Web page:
Life is ticking over nicely here on board ClipperTelemed+. The Southern Ocean is really living up to its reputation with large swells and a stiff sailing breeze rarely below 30 knots. We did some basic maintenance earlier as one of our spinnaker halyards, a rope that pulls the spinnaker to the top of the mast, had stripped its sheath, rendering it unusable. Special mention goes to round the world crew members Linda McDavitt and Han Kim for fixing up the anti-chafe and running it up the rig respectively.
Linda has been a very busy bee these last few days and she is in no doubt the strop queen. She hasn't been moody you understand, she has been making lots of strops! We have changed the configuration of how we attach our headsails onto the bow to a way much more to my liking so she has been very busy helping to do that.
The sun has been out today and has actually had some warmth to it, which after the last few days of cold has been very welcome. We have been surrounded by swarms of petrels and gazed in continued awe at the albatrosses swooping and diving between them. It reminds me of a scene from a World War 2 movie with all the little fighter planes surrounding the big heavy bombers as they fly along.
This evening tells a much different story and as I write at 0200 boat time there is a heavy cloud layer and a constant wind of 35 to 45 knots. We are absolutely smoking along with one reef in the main and our Yankee 3. She is a bit of a handful and the boom is making some creaking sounds in the gusts so once I close this I think I will put the second reef in!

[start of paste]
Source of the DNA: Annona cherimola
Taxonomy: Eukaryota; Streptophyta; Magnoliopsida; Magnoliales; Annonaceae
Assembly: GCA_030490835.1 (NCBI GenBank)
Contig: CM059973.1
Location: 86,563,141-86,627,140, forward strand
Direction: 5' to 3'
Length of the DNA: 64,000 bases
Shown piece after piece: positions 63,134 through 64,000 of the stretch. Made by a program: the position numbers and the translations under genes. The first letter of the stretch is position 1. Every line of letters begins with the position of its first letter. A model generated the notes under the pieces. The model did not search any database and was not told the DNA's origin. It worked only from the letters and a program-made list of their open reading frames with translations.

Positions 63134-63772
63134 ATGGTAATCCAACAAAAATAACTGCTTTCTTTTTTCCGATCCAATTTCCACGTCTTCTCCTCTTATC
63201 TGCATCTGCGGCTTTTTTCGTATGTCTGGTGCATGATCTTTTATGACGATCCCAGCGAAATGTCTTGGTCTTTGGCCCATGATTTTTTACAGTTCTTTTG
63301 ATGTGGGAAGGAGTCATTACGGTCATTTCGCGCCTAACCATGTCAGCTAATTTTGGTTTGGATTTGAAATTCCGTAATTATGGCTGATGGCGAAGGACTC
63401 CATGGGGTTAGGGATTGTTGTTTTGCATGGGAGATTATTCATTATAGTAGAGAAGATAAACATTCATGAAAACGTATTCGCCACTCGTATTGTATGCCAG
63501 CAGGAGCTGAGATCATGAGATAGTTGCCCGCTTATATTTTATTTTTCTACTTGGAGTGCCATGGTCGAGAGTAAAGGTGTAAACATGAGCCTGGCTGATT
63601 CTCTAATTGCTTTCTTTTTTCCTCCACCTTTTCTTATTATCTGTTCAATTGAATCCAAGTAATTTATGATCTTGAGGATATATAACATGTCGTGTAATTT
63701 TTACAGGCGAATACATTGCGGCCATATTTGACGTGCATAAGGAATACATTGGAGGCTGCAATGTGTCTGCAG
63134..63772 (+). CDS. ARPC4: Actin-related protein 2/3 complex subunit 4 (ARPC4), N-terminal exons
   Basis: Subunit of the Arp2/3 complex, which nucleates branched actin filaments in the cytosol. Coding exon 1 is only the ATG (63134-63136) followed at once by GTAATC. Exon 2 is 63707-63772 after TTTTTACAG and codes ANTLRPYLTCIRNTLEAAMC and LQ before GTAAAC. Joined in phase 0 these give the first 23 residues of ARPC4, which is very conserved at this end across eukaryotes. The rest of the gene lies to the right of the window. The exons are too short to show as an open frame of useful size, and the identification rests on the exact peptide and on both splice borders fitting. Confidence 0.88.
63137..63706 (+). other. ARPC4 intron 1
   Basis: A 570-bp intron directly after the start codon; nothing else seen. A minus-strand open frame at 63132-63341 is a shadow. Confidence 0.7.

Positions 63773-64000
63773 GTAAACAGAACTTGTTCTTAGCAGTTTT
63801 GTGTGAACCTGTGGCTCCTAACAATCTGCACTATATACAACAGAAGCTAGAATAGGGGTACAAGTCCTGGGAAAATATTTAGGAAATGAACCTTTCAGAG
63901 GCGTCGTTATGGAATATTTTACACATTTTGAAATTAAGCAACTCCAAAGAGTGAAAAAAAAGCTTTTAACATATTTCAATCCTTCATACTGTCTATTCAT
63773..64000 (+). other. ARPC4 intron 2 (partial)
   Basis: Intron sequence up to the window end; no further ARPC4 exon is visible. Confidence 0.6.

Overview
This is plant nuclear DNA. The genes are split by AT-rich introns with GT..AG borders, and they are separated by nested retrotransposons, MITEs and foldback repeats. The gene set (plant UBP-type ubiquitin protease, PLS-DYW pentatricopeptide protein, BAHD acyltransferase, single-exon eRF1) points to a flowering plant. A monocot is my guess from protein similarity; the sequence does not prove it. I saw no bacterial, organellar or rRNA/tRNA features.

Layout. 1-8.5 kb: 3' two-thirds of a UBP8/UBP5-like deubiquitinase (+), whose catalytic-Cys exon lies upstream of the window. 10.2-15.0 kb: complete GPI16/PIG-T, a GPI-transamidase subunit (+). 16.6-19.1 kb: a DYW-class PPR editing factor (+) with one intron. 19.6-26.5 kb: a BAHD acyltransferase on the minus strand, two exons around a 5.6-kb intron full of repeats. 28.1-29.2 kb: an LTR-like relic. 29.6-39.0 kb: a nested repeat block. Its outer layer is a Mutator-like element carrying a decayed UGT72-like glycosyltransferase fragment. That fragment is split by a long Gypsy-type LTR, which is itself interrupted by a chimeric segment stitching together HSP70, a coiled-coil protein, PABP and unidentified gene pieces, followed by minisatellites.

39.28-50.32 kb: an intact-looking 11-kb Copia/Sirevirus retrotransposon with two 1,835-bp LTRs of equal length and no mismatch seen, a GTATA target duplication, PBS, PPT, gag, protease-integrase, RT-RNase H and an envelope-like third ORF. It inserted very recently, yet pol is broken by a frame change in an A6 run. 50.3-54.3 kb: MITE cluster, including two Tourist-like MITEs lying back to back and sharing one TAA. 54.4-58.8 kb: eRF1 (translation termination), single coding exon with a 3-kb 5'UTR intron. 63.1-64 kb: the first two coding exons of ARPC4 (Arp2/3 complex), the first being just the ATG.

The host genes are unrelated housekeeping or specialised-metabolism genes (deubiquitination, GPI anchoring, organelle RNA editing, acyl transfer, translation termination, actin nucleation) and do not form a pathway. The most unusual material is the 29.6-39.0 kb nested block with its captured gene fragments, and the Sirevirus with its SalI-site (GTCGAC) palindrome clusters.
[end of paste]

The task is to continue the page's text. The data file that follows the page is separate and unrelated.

I had a good stint on the helm earlier and pulled a 22
knot surf but upon handing over to round the world crew member Alex Laline, he
trumped me with nearly 24 knots! I always make special effort to hold the speed
record on board and I did until yesterday at 25.6 knots. Later on in the day
Leg 3 crew member Chris Ingram pulled a 26.5 out of the bag.
I'm trying to convince the crew that my record of 32 knots from the last race should stand but they are having none of it. Interestingly enough all of the aforementioned were achieved using white sails with not a spinnaker in sight!
November 14th is a very special day as it's my mum Catherine’s birthday today. Mum died shortly after I returned from the last race and two years ago today I was in roughly the same spot, at the navigation station of a Clipper 70, here in the Southern Ocean. Over the years I have pretty much always been at sea for her birthday and I would always give her a phone call via the satellite phone.
I’m sorry I can't call you this time mum. Happy birthday. I love you.